Connections are the pieces of the puzzle the makes up my success picture to date. Mentors have been key in driving my personal development and have transformed my way of thinking and served as accountability partners to ensure I stick to my business and personal objectives. The Governor General’s Office of Jamaica has been essential in providing credibility to our programmes. Career writer for the Gleaner introduced me to the Governor General’s programme and this symbiotic relationship has led to the recent official endorsement of the Programme by the Governor General. My life coach Hopelyn Brown, my aunt Valine Williams and my mother Shirley Mullings, who paid my way through college debt-free, are major cornerstones to my success, not to mention the few teachers in school that stood out because they took extra care to ensure I overcame my self-esteem issues and achieved greatness.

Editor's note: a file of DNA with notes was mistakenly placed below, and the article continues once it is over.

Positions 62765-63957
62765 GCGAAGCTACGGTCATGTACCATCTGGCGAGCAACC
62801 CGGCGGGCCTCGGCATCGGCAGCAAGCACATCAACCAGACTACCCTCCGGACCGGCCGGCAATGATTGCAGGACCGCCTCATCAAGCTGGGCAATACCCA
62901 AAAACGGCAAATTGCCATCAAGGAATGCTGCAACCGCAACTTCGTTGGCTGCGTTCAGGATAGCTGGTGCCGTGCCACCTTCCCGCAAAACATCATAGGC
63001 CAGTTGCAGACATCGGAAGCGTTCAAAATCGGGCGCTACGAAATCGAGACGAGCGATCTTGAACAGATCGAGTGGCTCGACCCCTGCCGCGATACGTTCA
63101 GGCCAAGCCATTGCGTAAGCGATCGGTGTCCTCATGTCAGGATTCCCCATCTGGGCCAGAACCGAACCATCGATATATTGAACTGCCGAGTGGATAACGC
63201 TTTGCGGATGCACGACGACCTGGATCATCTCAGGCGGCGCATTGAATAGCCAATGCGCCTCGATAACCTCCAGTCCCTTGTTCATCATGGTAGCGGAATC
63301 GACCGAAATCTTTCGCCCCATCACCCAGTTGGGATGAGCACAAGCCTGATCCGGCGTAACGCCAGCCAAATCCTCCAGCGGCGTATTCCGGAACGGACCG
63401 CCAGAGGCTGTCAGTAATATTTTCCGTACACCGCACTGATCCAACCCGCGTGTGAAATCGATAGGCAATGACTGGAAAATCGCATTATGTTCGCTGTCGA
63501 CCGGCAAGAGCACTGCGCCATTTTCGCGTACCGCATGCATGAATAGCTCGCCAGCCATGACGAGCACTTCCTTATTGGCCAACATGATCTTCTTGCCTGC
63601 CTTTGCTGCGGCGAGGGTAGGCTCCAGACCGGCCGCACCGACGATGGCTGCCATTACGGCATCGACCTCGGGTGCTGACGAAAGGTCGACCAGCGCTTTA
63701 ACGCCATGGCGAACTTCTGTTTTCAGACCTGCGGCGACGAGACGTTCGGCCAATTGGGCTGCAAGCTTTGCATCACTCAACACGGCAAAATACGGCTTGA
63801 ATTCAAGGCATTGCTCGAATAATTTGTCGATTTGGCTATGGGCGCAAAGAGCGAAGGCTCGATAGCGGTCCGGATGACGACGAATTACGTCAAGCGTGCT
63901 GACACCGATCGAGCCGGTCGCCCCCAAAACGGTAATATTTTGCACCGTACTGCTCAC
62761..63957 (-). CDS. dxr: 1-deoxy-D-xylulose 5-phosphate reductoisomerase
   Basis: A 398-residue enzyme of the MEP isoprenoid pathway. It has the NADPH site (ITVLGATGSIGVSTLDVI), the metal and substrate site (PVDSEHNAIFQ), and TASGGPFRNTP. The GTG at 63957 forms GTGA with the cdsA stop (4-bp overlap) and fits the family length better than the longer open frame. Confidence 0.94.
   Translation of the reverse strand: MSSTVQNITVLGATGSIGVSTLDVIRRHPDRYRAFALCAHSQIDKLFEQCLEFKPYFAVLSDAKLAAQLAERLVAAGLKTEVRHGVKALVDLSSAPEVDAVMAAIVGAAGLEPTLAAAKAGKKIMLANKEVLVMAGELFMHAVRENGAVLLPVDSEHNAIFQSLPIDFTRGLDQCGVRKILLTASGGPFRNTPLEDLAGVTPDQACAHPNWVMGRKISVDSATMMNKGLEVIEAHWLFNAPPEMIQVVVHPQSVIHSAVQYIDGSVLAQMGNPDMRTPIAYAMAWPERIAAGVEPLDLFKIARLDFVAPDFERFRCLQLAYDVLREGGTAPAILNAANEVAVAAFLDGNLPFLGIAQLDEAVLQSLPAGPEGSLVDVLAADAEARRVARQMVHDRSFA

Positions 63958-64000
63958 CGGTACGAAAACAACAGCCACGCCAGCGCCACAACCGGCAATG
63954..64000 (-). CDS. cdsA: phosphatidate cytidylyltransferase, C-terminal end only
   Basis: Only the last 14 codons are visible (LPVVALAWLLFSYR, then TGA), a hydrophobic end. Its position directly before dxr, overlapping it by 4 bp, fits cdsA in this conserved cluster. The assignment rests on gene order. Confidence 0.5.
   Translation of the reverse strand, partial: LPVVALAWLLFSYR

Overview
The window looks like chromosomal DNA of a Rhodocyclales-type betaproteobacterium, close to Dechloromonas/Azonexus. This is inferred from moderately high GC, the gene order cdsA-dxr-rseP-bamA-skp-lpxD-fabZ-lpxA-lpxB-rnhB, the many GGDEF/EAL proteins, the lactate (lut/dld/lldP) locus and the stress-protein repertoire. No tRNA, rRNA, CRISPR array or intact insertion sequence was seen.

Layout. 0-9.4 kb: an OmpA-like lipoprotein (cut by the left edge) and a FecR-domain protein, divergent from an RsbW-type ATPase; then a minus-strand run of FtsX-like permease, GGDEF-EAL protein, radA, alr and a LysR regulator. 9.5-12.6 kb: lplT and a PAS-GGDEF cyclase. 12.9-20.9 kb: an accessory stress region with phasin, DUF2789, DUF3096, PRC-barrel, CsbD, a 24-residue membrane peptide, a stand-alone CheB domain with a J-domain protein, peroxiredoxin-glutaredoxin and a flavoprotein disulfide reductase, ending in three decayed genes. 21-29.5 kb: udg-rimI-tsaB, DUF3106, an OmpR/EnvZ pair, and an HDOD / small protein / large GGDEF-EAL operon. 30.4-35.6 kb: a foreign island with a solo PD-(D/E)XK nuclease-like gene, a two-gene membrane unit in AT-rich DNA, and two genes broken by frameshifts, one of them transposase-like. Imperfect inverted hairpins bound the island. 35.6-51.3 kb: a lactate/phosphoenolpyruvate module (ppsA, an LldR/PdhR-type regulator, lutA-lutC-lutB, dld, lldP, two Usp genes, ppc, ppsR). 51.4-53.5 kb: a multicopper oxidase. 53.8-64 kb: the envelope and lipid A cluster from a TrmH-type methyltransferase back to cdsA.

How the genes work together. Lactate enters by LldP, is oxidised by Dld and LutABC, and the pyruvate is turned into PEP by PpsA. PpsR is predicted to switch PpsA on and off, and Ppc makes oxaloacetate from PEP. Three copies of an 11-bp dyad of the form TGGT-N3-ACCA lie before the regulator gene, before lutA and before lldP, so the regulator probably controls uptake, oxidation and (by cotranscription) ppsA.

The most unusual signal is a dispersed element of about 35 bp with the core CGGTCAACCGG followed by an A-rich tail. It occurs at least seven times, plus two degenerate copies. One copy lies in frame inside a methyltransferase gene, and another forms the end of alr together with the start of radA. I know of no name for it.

Family is key in this journey as they are most familiar with your insecurities and weaknesses. They get to see not just the powerful entrepreneurs in the streets but the tired, burnt-out entrepreneur that comes home after a day of solving problems and serving others. Family serves to refuel an entrepreneur to continue a roller-coaster of taking risks, making money and changing lives.
What advice would you give to youth considering starting entrepreneurial ventures in Jamaica?